The other idea I just had is that the choir member could even write in their name and phone or email on the back, in case the person wants to ask them more first. (I really don't think I'm intimidating, but you never know...)

    Also, I don't want to sound like an ad, but there are those cheap business card companies...you know the one I mean...where you can get 250 "premium" business cards for $10. (You can even upload your own design). Or print them yourself. My goal is for them to look polished and attractive.
  • ClergetKubiszClergetKubisz
    Posts: 1,911
    I usually spend some time sitting with the PIPs so I can hear who is singing around me. I know that not everyone has that luxury, but it works for me. That way, I can identify strong singers and extend them a personal invitation at the end of Mass. I usually start with complimenting their singing abilities, and then suggest that they join the choir, explaining that we are looking for more members. I then tell them when the rehearsal is and express that I'd look forward to seeing them there. Hasn't worked yet, but I'm just starting to recruit again, and the first few people I asked worked nights and our rehearsals were at 7PM on Tuesdays.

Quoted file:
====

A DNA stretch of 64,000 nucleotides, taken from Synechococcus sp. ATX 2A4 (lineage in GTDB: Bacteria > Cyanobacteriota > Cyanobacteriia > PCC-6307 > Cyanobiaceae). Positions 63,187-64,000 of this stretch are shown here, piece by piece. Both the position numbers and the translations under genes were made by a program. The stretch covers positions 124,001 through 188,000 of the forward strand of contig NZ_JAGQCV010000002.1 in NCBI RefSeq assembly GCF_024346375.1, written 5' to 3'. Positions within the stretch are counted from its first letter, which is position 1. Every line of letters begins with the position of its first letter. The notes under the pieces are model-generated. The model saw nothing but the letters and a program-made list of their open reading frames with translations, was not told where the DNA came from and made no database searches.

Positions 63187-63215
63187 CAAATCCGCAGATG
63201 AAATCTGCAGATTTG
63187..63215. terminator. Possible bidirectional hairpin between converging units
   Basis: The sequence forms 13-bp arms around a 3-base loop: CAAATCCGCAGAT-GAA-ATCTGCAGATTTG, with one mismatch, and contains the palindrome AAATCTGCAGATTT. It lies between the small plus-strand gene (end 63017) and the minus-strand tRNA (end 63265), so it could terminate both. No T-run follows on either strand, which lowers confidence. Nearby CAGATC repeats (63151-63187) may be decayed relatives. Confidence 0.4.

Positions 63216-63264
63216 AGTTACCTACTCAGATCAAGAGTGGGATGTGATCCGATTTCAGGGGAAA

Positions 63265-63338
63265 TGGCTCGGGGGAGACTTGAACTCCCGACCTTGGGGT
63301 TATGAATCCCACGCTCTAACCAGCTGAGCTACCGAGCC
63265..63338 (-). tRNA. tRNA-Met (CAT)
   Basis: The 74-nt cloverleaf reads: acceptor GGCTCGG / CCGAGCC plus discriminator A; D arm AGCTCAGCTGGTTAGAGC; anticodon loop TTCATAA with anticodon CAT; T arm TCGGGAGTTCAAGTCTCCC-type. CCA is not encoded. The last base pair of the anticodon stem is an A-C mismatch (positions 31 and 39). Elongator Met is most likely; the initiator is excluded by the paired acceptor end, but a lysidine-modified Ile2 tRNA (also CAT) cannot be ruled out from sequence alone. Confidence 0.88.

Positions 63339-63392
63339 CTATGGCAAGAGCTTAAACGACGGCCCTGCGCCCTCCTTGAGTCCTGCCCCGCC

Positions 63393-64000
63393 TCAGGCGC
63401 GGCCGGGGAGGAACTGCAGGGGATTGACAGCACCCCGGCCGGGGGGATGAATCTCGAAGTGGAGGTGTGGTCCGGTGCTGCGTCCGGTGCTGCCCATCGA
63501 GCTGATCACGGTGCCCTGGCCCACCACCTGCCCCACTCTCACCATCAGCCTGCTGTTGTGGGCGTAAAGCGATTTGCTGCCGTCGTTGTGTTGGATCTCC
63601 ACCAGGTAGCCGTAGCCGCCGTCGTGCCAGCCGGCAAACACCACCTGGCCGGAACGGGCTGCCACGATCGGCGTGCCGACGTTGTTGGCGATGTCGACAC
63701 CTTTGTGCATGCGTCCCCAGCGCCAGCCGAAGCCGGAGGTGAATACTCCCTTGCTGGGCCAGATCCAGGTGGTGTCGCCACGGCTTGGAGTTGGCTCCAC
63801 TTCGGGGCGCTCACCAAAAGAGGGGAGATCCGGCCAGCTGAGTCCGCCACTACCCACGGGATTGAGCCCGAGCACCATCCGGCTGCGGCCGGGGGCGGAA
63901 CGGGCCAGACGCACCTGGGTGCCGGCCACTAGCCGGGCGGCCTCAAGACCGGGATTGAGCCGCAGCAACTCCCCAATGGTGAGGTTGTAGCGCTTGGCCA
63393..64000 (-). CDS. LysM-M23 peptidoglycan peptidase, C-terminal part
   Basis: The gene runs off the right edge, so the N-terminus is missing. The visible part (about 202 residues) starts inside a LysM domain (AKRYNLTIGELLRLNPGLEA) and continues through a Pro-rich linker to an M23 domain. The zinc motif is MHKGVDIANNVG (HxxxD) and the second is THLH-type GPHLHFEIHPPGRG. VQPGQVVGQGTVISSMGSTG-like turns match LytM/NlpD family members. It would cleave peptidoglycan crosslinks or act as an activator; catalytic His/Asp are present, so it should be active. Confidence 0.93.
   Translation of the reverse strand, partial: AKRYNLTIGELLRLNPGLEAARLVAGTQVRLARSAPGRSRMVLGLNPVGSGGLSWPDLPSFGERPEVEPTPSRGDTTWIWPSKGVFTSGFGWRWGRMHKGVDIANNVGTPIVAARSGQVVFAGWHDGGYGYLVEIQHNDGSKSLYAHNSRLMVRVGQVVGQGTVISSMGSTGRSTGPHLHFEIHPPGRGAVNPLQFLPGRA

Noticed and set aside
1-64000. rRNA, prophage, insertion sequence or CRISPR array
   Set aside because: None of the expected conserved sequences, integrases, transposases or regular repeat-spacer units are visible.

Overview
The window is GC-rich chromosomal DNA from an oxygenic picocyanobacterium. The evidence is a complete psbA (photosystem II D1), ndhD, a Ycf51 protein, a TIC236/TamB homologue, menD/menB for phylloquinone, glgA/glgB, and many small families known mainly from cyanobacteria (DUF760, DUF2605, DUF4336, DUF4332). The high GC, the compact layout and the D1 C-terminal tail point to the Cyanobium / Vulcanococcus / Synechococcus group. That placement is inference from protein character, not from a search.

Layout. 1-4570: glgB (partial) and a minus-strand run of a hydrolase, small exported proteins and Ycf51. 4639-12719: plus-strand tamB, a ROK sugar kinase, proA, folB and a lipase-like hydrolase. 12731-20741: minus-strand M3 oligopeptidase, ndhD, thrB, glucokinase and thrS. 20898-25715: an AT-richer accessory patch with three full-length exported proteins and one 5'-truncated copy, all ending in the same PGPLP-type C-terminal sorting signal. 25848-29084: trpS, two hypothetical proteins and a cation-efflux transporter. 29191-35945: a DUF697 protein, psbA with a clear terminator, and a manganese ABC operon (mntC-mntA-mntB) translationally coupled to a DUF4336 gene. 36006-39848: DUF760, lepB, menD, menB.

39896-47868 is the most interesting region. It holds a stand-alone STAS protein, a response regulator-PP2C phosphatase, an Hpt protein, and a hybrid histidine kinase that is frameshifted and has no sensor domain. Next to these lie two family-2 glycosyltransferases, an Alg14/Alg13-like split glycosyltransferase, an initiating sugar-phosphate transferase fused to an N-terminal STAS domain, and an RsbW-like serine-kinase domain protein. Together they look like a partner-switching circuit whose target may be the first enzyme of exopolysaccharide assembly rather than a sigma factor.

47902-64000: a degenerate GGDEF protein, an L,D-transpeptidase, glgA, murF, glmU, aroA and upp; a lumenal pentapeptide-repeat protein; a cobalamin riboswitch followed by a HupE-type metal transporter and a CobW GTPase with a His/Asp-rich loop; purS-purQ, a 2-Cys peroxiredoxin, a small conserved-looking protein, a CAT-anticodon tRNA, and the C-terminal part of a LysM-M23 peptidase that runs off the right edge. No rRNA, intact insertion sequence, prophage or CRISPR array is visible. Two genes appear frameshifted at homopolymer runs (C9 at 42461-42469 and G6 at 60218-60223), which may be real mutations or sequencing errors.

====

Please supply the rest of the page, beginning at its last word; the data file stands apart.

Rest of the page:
• canadashcanadash
    Posts: 1,470
    Last weekend I sat in the congregation with my husband and children. They always sit in the front seat. So I asked my husband if we could sit somewhere else, so that I could scope out new members. He said he liked the front seat (keeps my two little guys interested in the liturgy), but I was welcome to move and scout out the congregation. So alone I will be in the next couple of weeks! I wonder how long it takes to get some cards made?
    Thanked by 1Ally
  • Carl DCarl D
    Posts: 992
    If you go with a local company, just a day or two. Vistaprint.com is cheaper but takes a little longer unless you pay for extra shipping.
    Thanked by 1canadash
  • Or you can print them yourself and save a lot of money